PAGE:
The mum of much-missed youngster Bradley Lowery is celebrating a campaign win after a life-saving cancer treatment was approved for use on the NHS.
Gemma Lowery met then Health Secretary Jeremy Hunt in May to appeal for dinutuximab beta to be made available on the NHS.
She credits the antibody treatment with extending the life of Bradley, who received it while he was battling neuroblastoma.
Gemma has since battled to make it available on the NHS, and the National Institute for Health and Care Excellence (NICE) has now recommended that it should be used to treat children with the disease on the NHS.
It is the first targeted cancer immunotherapy approved for use on the NHS to treat neuroblastoma.
Gemma said: “I am absolutely over the moon with this news, and it has released so much stress for families.
In my mind, this drug got Bradley into remission the first time roundGemma Lowery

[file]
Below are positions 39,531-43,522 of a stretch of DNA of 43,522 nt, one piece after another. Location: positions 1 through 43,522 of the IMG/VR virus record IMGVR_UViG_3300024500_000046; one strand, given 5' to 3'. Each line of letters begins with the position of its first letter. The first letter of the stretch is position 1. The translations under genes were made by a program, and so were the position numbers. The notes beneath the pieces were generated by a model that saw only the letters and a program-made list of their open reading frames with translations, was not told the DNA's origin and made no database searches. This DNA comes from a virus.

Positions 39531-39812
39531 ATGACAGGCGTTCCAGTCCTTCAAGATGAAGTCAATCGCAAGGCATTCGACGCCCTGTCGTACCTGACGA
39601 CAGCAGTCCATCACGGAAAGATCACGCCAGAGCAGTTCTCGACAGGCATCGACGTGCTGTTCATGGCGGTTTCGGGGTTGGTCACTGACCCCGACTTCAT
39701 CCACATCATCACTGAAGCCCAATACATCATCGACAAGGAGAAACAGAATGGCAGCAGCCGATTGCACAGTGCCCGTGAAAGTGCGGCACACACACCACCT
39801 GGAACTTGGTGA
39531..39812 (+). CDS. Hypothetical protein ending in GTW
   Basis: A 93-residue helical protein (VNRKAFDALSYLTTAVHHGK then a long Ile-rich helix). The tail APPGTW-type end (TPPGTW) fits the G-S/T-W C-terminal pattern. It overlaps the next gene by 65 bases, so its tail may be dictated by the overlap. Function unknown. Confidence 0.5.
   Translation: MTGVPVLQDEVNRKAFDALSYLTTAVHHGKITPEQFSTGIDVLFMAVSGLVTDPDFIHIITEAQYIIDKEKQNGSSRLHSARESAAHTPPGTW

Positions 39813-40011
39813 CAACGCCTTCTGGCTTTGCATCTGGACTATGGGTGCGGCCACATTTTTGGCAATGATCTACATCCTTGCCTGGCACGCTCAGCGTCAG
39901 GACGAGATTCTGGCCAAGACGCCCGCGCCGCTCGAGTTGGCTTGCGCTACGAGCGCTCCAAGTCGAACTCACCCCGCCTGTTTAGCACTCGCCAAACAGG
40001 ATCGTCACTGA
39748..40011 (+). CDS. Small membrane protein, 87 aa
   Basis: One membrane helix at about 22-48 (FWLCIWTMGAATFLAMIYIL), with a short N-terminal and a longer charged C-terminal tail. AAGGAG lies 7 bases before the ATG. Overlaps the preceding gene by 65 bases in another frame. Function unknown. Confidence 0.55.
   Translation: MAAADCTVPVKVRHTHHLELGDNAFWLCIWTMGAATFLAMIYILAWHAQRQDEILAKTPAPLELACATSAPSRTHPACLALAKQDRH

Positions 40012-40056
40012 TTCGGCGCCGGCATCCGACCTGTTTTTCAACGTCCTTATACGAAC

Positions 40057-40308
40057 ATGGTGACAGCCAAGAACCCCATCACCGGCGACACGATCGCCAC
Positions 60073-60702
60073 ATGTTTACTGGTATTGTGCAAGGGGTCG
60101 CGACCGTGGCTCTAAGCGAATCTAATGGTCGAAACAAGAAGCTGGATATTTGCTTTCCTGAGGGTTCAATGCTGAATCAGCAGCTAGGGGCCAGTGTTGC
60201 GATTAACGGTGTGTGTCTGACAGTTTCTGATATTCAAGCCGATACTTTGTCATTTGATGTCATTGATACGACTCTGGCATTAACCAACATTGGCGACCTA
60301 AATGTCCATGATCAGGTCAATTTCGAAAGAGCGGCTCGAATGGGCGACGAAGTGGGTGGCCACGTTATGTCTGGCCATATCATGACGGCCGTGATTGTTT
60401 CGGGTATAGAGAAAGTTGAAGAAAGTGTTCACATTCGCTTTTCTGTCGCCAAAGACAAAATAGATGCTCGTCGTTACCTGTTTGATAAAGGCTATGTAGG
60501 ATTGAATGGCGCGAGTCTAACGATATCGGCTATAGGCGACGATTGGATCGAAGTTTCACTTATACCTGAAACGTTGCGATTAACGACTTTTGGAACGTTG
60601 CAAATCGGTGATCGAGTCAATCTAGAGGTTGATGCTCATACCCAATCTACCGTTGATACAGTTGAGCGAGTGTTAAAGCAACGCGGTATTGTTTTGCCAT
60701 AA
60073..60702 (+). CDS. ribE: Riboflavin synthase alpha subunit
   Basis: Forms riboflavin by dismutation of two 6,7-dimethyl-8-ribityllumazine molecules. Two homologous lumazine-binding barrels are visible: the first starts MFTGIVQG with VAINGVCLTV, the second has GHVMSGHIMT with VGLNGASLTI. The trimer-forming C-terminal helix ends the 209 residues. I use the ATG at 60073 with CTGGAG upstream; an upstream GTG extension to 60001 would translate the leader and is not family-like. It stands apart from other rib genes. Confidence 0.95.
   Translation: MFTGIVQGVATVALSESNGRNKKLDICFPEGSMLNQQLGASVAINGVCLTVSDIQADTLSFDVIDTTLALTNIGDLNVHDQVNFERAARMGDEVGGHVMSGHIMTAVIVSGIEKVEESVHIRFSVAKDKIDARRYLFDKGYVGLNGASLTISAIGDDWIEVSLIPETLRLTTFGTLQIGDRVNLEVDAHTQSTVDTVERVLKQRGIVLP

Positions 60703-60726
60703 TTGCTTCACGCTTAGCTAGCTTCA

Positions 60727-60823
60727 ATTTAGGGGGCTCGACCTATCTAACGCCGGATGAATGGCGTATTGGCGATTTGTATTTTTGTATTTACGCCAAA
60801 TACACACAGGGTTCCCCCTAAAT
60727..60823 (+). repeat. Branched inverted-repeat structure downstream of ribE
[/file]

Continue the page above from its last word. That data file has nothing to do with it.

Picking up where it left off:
“To see the joy on their faces, knowing they don’t have to worry about fundraising to receive this treatment, is incredible.
“It gives families a hope that their child will not relapse, and where there is hope, there is fight and life.
“I am a very big advocate because Bradley had it in front-line treatment.
“In my mind, this drug got Bradley into remission the first time round.
“That enabled us to have 18 months of happy memories with Bradley.
“He relapsed, but that doesn’t mean that the other children who receive this treatment will.”
Bradley, from Blackhall, died aged six last July after a battle with neuroblastoma.
Figures released by the European Medicines Agency show that about 65% of neuroblastoma patients who receive dinutuximab beta treatment will survive beyond five years, compared to 50% without it.
An agreement has been reached with pharmaceutical company EUSA Pharma for the drug to be made available to the NHS, and it will be given to patients aged 12 months or over whose disease has at least partially responded to first stage chemotherapy.
Meindert Boysen, director for the NICE Centre for Health Technology Evaluation, said: “It is an important treatment option for children and young people with high-risk neuroblastoma in particular, and has shown the potential to increase their survival. We welcome this new and effective treatment option.”
Interim guidance from NICE had previously said the drug was too expensive and not cost-effective enough.